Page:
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This is the last of a series of articles, in which I examined in detail the Huffman algorithm and its connection to HPACK for HTTP/2. In previous ones, I explained what the Huffman algorithm is, and started to explain how the encoding process of messages works, and in the last article HPACK: Huffman translation matrix. I already started the topic of decoding and have described the first part of the decoding process.

The algorithm for decoding the canonical Huffman algorithm for HPACK is being executed based on a matrix, where the Huffman tree is shown in the form of the 2-dimensional table and is made for a specific number of bits being read at the time.

In this last article, we decided that our decoder will decode the Huffman sequence by reading 2 bits at a time. For this purpose, we created a matrix, which will enable us to reverse the coded message back to the original content.

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As an example we are using a sequence of characters in the order: A, D, and B.

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The Huffman sequence will be decoded by reading 2 bits at a time. Every reading begins at the root symbol //. First, we read the first two bits 00. In line one of the matrix at id=0, we need to check where this code leads, or if it corresponds to any of the characters. Read bits lead to the second line with ID=1 and they represent the letter A.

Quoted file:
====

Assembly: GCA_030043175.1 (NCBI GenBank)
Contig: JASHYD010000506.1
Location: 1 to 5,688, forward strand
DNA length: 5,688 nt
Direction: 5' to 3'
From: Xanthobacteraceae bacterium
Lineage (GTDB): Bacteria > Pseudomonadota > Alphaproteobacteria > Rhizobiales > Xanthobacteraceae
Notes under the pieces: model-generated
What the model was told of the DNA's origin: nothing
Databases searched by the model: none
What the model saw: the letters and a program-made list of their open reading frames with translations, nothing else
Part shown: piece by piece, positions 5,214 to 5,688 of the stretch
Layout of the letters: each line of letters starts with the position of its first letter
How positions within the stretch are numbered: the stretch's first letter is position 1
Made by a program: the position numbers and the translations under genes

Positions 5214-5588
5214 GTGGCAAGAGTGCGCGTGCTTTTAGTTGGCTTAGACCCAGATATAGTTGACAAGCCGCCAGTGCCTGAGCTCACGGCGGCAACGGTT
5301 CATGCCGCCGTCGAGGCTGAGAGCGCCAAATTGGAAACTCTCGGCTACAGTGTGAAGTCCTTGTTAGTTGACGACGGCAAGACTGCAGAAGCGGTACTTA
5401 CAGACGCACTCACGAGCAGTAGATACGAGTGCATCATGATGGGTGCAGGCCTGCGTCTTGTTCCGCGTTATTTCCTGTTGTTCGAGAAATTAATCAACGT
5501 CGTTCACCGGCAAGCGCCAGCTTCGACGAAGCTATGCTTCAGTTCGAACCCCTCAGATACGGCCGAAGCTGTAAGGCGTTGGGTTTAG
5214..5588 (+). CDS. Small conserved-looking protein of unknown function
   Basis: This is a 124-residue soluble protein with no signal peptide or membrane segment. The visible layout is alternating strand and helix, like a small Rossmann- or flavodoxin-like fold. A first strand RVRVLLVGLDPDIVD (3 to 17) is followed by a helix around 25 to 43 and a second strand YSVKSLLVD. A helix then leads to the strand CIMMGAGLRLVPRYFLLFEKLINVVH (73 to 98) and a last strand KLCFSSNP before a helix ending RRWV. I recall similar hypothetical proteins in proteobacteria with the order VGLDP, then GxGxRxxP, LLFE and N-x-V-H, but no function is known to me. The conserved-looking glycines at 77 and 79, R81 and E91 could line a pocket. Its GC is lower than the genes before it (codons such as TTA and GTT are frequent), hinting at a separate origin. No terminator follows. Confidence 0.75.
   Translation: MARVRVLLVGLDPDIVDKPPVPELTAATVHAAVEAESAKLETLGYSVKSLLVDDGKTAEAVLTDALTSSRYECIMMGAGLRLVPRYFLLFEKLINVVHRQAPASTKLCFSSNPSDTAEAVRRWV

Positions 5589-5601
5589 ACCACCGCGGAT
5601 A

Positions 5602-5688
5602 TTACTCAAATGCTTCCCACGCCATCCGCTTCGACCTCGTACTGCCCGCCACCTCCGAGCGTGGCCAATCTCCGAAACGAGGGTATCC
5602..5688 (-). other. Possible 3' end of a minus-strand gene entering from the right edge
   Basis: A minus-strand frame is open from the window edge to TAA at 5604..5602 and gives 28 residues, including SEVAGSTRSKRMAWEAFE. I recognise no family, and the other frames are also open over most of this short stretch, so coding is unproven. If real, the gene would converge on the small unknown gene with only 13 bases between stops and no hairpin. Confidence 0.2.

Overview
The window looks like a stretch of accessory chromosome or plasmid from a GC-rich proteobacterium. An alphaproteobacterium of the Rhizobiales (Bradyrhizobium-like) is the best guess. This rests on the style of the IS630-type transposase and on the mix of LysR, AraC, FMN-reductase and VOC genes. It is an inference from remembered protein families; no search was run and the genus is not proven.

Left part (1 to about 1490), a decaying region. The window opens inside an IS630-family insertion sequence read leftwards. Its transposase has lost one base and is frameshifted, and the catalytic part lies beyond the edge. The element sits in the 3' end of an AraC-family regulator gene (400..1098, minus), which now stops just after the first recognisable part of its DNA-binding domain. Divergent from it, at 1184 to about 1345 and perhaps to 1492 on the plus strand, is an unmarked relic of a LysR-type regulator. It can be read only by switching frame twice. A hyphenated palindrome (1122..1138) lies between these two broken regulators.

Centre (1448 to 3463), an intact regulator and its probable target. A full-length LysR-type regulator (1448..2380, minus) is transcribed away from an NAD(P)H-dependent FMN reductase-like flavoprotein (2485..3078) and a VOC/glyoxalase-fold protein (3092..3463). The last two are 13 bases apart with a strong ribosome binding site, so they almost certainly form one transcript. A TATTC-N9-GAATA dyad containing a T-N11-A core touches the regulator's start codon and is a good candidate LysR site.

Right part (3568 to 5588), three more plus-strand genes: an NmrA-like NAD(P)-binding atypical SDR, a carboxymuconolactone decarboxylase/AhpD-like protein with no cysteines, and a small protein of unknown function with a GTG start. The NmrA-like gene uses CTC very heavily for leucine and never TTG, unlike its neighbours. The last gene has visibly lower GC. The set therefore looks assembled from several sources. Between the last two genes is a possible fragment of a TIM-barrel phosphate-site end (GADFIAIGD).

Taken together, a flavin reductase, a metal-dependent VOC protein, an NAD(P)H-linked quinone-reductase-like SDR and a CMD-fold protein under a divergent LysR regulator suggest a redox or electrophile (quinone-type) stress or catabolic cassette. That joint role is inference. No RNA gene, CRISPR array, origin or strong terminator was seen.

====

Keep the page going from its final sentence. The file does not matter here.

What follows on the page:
The process is repeated for the next 2 bits 10. This code leads us to the line with ID=3 which doesn’t represent a character, so we continue the process for the next 2 bits 10. This code then leads us to line 5, representing the letter “D”. Here we can see that the value of the column LFT=1, meaning that there is a leftover 1. This means that in order to continue reading bits we have to shift to one bit back and continue the process there.

We position ourselves back to the root position while keeping the last bit 0, and keep reading until we reach the sum of 2 bits. This means that we need to read only 1 bit “1”. Code 01 corresponds with character “B” and with this we conclude the decoding process.

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With the use of the translation matrix, which we created to read 2 bits at a time, we successfully decoded the Huffman sequence back into readable characters. This is how HPACK in HTTP/2 decodes header literal values. The process is optimal, while it is best for web servers to read more bits at a time. Considering that the shortest Huffman code for an individual character is 5 bits long, it’s optimal, for the best ratio between speed and used resources, to read 4 bits at a time. More bits at a time mean faster decoding but at the same time a larger translation table and with it a higher memory footprint.

I made a complete decoder implemented in Rust. It is available open-source at the public Github repository.

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